Trans Eurasia travel

Your virtual guide to Eurasia! Let's travel together!

Lake Song-Kol

About 35 kilometres from Kochkor and a couple of kilometres south of the tiny village of Sary Bulak, an unmarked dirt road to the right takes you 50 kilometres (one and a half hours) or so to Lake Song Kul, a remote mountain lake set in a vast, treeless plain. The journey involves a steep descent into the huge Kalmakashu valley (which got its name from the Kalmaks, frequent adversaries of the Kyrgyz), fed by the broad Tolok river, a flat run past Keng Suu village and then another corkscrew climb into the neighbouring valley to get the first superb view of Song Kul. The journey is best done with a four-wheel drive.

There are three other main routes into Song Kul, each of which is unpaved and has spectacular views. There is a second route from the main Bishkek to Naryn road, about 19 kilometres south of the Dolon pass; one from the Osh-Kazarman road, which takes you past the mausoleum of Taylacy Baatyk; and the third from Chaek, past the Kari-Kechi coal mines. For at least half the year (late October to late May), and also at times of heavy rain, all of these routes will be difficult and are likely to be impassable.

Kyrgyzstan's second-largest lake stands at 3,016m, at almost the dead centre of the country. One meaning of its name may be translated as 'The Last Lake' and this seems wholly appropriate for such a large, pristine isolated lake that can seem like it is at the end of the world. The lake is 18km wide and 29km long but only 13m deep. Altitude keeps its temperatures low, with a year-round average of around -3.5°C, a summer temperature average of about 11C and winter freezes down to -20°C. The lake freezes over in the winter and, with over 200 days of annual snow cover, access is very difficult at this time of year. The lake comes into its own during the short summer (June-September) when the extensive jailoos that surround the lake are utilised for grazing by herdsmen from across Naryn Oblast. At this time of year there are a considerable number of yurts clustered in small family groups around its shores.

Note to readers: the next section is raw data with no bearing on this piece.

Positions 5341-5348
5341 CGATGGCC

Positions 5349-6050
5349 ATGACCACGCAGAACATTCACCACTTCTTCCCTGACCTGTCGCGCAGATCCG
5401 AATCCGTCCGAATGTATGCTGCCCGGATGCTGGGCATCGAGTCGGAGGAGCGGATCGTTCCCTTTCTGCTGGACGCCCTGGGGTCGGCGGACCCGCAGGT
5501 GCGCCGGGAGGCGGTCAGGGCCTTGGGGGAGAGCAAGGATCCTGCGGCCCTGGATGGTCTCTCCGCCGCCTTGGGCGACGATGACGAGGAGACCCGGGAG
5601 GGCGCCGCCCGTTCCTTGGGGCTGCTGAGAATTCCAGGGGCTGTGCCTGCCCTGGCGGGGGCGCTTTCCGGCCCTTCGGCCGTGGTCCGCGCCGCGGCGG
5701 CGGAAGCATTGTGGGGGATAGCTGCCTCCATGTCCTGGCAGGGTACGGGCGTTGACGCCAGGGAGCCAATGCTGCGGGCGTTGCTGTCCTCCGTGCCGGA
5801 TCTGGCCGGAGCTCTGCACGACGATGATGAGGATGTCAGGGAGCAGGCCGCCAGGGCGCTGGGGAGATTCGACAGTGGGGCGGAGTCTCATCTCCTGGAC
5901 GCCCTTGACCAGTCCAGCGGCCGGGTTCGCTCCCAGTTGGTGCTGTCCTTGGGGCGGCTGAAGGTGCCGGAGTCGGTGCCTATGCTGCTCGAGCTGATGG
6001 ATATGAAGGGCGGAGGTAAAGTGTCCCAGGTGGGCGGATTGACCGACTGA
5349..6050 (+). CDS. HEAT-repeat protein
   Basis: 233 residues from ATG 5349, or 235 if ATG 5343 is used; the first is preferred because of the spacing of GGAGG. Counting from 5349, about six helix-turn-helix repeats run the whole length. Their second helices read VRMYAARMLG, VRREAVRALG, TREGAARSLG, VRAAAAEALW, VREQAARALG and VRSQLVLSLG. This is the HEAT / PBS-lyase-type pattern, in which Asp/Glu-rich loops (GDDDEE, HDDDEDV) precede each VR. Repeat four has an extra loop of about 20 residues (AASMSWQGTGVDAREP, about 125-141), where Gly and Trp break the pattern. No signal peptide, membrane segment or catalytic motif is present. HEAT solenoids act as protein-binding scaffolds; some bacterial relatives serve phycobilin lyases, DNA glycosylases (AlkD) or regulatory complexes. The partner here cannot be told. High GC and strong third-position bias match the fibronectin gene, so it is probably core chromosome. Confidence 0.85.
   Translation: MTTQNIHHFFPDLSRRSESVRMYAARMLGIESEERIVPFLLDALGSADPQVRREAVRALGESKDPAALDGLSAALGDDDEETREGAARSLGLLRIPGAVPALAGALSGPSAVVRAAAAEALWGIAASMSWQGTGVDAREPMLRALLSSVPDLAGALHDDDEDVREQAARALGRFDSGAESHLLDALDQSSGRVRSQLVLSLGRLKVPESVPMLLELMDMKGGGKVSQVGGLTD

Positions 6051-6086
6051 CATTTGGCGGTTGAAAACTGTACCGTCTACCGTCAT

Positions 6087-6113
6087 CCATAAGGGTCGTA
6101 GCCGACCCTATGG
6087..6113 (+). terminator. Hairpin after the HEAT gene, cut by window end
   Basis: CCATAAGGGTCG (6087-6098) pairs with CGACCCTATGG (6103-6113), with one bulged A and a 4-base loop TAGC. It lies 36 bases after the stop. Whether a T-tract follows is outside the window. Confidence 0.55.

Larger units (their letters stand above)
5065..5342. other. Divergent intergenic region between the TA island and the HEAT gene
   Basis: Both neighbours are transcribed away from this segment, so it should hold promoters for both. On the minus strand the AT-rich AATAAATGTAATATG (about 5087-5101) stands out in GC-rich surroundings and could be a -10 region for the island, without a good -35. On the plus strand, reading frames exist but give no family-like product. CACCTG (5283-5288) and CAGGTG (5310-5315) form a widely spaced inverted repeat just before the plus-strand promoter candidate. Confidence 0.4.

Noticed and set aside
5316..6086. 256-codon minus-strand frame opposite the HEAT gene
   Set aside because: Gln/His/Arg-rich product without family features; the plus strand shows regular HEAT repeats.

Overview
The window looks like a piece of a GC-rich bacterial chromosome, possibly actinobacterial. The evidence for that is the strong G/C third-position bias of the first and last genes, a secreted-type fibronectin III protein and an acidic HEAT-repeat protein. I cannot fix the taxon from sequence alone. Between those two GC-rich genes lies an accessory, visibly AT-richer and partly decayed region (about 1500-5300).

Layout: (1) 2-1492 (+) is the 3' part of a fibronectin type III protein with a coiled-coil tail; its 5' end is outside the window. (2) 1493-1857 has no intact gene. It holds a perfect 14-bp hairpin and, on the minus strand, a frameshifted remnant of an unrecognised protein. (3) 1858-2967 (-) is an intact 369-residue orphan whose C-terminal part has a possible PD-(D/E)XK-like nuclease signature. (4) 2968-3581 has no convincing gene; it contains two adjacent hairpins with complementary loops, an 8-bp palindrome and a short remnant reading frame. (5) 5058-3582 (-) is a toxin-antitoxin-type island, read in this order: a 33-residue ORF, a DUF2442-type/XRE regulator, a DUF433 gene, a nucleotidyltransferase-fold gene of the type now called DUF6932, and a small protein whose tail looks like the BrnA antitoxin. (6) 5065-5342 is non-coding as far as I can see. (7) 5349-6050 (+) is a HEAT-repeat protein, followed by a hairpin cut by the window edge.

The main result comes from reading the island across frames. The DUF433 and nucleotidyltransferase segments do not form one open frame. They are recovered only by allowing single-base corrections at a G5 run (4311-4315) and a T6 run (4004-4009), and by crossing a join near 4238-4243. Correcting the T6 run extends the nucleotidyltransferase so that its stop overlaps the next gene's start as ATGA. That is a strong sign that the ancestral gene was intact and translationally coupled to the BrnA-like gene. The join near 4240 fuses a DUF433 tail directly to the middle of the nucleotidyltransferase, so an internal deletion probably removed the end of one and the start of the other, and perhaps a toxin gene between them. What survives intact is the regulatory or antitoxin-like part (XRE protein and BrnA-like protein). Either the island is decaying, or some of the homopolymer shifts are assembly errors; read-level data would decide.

It is easy to see why locals rave about Song Kul: this alpine lake is one of the loveliest spots in central Kyrgyzstan. All around it are lush pastures, silvery streams and huge expanse of water (13.5 metres deep) filled with fish, favoured by herders from the Kochkor Valley and beyond, who spend June to August here with their animals. It's worth spending a couple of days here to experience sunrise and sunset over Song Kul's vast waters, but walking into the hills involves a long trawl across the plateau before you even start to gain some height. Freezing temperatures deter all but the hardiest of swimmers and locals do not approve: 'It's not allowed, it's too dangerous'.